The turnstile was closed and a notice posted outside to inform passengers about what had happened.

When asked why the company did not immediately inform the media about the breakdown, the spokeswoman said it "did not want to confuse other passengers."

Those affected may claim their refunds from the MTR at a time convenient to them, the spokeswoman said.

This is not the first case of MTR passengers being overcharged.

In 2007, gates at Kowloon Tong failed to give the proper discounts for passengers transferring from the Kwun Tong Line to the former Kowloon Tong Canton Railway East Rail and Ma On Shan lines. Of 250 journeys made through the wide gates at Kowloon Tong, 91 complaints of overcharging were lodged before they were closed.

In 2009, human error caused about 2,000 Octopus card holders to be overcharged by a total of HK$5,000 while traveling on the MTR West Rail.

MTR Corp found that its automatic fare collection system overcharged some passengers 20 HK cents to HK$2, instead of allowing them to enjoy a cash rebate promotion.

Richard Tsoi Yiu-cheong, a spokesman for the Coalition to Monitor Public Transport and Utilities, said it is "unacceptable" for the company to conduct testing during operating hours.

In addition, it should have immediately informed the media when the overcharging was discovered so that those involved could be better informed.

"Many people may not have realized they were being overcharged," Tsoi said.

"In addition, many people may not remember which turnstile they used."

Tsoi said he will write to the government demanding it monitor the operation of the MTR, not only over unnecessary delays but also for overcharging.

"There should be mechanisms on how the MTR should deal with such cases," Tsoi said.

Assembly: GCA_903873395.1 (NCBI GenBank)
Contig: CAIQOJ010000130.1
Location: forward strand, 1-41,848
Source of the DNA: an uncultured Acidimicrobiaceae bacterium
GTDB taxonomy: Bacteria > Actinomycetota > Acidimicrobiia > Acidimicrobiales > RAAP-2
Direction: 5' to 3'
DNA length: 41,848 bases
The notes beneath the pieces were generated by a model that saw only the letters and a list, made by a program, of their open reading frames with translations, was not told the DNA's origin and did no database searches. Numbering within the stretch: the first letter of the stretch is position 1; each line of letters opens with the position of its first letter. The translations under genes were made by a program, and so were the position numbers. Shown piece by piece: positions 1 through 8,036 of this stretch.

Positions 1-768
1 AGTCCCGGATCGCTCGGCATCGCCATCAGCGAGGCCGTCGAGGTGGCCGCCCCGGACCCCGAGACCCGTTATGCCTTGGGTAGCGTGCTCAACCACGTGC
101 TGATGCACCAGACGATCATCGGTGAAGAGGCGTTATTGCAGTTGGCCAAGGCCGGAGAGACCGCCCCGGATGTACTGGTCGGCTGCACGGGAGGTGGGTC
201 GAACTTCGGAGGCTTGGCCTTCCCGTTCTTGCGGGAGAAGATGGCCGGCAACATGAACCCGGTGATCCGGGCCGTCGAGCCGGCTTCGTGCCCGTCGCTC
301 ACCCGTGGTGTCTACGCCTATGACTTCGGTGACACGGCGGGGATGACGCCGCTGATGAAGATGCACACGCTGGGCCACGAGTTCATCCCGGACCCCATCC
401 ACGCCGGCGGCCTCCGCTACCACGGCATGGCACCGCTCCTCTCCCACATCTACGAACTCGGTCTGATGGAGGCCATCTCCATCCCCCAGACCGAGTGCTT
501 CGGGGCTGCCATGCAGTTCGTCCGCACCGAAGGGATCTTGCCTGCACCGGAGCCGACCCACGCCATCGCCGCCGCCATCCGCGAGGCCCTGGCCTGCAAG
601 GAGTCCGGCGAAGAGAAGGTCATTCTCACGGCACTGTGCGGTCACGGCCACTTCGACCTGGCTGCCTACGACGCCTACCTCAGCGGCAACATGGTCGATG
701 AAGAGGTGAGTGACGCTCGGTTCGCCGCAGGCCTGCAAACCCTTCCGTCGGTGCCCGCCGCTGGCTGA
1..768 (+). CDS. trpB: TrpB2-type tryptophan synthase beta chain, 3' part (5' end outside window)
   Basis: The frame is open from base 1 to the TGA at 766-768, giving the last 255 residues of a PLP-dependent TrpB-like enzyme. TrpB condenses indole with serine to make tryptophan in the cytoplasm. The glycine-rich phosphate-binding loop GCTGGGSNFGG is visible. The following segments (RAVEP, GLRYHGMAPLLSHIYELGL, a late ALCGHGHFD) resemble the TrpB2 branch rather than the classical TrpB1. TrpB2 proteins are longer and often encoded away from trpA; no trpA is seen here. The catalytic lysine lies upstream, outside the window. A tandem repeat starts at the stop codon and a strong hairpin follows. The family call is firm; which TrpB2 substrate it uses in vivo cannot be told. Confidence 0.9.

Penalty systems should also be applied in cases of overcharging, he added.

MTR fares will be increased from June 17.
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Old June 10th, 2012, 07:06 AM   #3192
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image hosted on flickr

6 by LRT505, on Flickr

image hosted on flickr

4 by LRT505, on Flickr
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Old June 10th, 2012, 10:03 PM   #3193
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woooowww

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Old June 11th, 2012, 12:29 AM   #3194
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hmm

very nice
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Old June 11th, 2012, 11:43 AM   #3195
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In regards to those two photos, I really really hate exterior-hung doors, it's so /ugly/ and completely ruins the lines of the vehicle. Look at the front of the SP1900 compared to the sides of it, the front looks like it's from the future, and the sides like theyre from some crappy old subway
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Old June 11th, 2012, 04:39 PM   #3196
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Externally hung means more internal space for the passenger but at the cost of higher ambient sound.

The flush mounted plug door type also requires more moving parts, meaning doors can be prone to failure more often.